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OZASIA FESTIVAL 2015


East, West, chance, dance & causality

Ben Brooker: Dancenorth & Batik, Spectra


Spectra, Dancenorth and Batik, OzAsia Festival 2015 Spectra, Dancenorth and Batik, OzAsia Festival 2015
photo Amber Haines
Alongside immersive works like The Streets and Japan’s Miss Revolutionary Idol Berserker —“a frenetic spectacle of hyper-real pop music and dance” [program] that will require audience members to don protective raincoats—another key feature of this year’s OzAsia program is an emphasis on cross-cultural collaboration.

One such work is Spectra, by Townsville-based contemporary dance company Dancenorth and Japanese Butoh collective Batik. Spectra is choreographed by Kyle Page, who became Dancenorth’s first Artistic Executive in January this year following a long relationship with the company. During the work’s first stage development in 2014 it was called Engi, a portmanteau combing two Japanese words suggestive of, according to Page, “this idea of causality, one thing leading to another.” It is this idea—the Buddhist precept of interdependent co-arising (Pratityasamutpada in sanskrit)—that is at the core of Spectra.

“I’m not a Buddhist in any sense,” Page explained to me, “but the philosophy really struck a chord. In very basic terms, dependent causality is about how one thing leads to another. The thing I find really beautiful is when you strip that notion back, or look through the history of your own experience of life, there are various points that I can clearly define—and I think everyone can—that have catapulted you or directed you towards where you are now, in this moment. From that, you can possibly imagine alternate options or decisions or collisions, relationships or experiences you may have had that you learned various things from that could have sent you on a different trajectory.”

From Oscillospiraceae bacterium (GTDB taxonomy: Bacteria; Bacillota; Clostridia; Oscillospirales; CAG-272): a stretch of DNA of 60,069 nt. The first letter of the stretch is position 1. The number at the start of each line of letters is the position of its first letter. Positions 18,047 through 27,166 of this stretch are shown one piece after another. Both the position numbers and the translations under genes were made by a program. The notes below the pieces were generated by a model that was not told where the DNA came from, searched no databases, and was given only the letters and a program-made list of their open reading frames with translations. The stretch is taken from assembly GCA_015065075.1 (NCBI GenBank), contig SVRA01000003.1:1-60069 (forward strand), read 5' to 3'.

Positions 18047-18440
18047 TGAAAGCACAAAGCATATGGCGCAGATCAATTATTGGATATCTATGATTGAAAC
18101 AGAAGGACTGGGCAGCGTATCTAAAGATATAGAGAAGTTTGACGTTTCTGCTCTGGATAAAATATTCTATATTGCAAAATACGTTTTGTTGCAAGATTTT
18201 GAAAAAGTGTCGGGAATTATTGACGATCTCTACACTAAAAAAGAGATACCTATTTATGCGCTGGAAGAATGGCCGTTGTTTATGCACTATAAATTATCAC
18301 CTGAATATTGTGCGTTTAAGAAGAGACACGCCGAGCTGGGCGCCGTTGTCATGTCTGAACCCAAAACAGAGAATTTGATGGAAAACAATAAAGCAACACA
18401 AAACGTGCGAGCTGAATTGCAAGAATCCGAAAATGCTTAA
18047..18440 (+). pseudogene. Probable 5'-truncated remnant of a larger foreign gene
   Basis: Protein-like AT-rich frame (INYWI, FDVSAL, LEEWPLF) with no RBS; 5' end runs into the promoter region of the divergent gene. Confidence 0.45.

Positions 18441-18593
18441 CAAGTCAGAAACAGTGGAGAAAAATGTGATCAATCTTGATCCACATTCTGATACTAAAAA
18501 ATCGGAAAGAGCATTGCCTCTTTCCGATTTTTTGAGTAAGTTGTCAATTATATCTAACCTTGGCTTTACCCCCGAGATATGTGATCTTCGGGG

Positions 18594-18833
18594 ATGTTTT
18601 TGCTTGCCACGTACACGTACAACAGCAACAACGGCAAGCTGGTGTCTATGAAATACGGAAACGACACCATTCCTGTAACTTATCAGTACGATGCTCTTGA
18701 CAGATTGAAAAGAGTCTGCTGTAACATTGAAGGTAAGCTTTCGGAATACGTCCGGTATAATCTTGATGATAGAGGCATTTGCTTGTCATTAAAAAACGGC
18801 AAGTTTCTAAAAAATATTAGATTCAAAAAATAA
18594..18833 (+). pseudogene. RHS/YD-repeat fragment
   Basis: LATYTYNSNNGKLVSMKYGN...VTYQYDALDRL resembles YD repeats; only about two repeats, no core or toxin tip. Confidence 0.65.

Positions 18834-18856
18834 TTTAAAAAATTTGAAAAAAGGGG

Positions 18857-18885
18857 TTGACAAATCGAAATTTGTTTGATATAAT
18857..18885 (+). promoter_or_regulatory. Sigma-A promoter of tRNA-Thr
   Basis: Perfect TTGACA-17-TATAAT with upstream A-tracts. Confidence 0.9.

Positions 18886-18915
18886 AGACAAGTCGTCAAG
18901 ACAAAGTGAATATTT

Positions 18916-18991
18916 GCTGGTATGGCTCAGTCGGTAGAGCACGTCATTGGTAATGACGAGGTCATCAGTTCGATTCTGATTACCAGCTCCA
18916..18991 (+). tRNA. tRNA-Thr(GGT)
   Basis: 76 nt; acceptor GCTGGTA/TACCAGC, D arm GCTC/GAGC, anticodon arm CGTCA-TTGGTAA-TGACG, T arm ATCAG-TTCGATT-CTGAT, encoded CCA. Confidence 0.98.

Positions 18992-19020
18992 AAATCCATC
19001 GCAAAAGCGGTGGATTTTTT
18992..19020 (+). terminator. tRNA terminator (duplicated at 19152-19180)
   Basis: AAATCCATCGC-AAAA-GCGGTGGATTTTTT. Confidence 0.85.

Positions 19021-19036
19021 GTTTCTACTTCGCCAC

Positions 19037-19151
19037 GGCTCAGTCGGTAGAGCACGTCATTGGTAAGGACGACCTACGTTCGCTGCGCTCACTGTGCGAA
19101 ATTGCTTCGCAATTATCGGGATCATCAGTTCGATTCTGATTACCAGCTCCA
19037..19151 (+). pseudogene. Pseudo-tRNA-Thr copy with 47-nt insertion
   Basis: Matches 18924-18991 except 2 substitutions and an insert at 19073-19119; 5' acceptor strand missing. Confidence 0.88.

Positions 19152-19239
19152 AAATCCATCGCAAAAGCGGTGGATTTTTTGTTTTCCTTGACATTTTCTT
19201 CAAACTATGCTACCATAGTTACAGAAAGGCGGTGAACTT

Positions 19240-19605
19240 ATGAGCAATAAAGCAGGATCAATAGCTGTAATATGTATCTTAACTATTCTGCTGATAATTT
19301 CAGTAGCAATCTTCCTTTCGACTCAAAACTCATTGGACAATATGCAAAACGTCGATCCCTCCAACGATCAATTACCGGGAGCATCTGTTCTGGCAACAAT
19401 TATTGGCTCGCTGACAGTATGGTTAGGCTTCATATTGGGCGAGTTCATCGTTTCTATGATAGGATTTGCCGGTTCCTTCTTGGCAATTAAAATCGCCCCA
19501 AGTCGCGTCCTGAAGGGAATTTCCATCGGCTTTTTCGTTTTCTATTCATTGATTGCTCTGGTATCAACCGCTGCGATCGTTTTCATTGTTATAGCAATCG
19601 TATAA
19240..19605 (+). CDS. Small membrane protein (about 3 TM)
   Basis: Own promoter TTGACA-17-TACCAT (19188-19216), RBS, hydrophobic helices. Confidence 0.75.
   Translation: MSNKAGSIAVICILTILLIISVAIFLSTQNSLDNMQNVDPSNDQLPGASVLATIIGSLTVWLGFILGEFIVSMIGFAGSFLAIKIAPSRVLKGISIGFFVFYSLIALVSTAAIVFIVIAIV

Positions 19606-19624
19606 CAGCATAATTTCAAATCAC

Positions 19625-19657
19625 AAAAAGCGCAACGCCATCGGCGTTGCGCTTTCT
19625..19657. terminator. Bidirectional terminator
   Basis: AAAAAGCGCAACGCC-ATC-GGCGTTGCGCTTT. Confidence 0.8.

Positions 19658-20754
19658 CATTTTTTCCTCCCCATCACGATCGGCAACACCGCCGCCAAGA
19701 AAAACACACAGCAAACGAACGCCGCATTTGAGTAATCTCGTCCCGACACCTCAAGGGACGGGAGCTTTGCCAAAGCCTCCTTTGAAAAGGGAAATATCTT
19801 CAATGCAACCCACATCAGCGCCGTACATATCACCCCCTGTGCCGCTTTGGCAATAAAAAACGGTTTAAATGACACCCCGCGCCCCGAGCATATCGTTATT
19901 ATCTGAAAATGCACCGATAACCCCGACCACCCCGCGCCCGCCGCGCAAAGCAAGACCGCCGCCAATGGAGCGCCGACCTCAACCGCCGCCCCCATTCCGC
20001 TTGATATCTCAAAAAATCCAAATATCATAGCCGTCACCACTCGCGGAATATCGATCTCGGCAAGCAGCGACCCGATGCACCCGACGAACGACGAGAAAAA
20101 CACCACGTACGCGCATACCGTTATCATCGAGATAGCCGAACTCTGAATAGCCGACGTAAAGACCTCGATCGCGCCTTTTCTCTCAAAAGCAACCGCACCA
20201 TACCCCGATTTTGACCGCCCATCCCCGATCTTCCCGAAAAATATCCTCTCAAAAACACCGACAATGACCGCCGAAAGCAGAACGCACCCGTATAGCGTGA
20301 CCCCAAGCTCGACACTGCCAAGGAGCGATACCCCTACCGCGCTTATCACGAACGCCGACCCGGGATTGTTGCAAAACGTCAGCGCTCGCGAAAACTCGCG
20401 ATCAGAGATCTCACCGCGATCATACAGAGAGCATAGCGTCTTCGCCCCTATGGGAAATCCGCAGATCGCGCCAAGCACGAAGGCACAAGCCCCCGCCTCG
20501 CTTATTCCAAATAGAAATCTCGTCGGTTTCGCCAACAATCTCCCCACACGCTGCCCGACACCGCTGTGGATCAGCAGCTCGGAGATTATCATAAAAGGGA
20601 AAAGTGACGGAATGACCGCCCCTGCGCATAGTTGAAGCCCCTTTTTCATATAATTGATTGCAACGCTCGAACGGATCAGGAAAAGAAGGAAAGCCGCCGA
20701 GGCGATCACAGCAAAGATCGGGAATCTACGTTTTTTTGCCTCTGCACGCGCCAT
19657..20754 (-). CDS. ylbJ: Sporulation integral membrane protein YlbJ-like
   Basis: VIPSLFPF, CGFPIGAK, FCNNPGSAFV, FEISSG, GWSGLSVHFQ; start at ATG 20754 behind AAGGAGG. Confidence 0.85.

I asked Page how this idea is reflected in Spectra’s form. “There’s kind of a full gamut,” he shot back in his curious way—somehow rapid and luxuriously considered at the same time. “The Japanese dancers have a really amazing creative capacity in a different way from Australians, so I think we explore pretty broad choreographic devices in the work—the Japanese dancers have classical and contemporary but also Butoh training, so we mesh those worlds and those physicalities. The thing I love about Butoh,” he continued, “is that we’re bringing into the work the idea of sourcing the material as well as the delivery from a place of intention as opposed to narration. So instead of saying ‘this is what you’ll do and you’ll do it like this,’ you say ‘this is what that feels like and that becomes this.’ That’s an interesting mechanism for delivering something that’s very true or real or raw.” After a brief pause, he added: “You can see a very clear thread through cause and effect which is a very basic choreographic principle, but it works well. There are also set design elements, we work with rope a lot and its rippling, coiling effect on stage is just amazing and really beautiful, a really simple and elegant display of the concept.”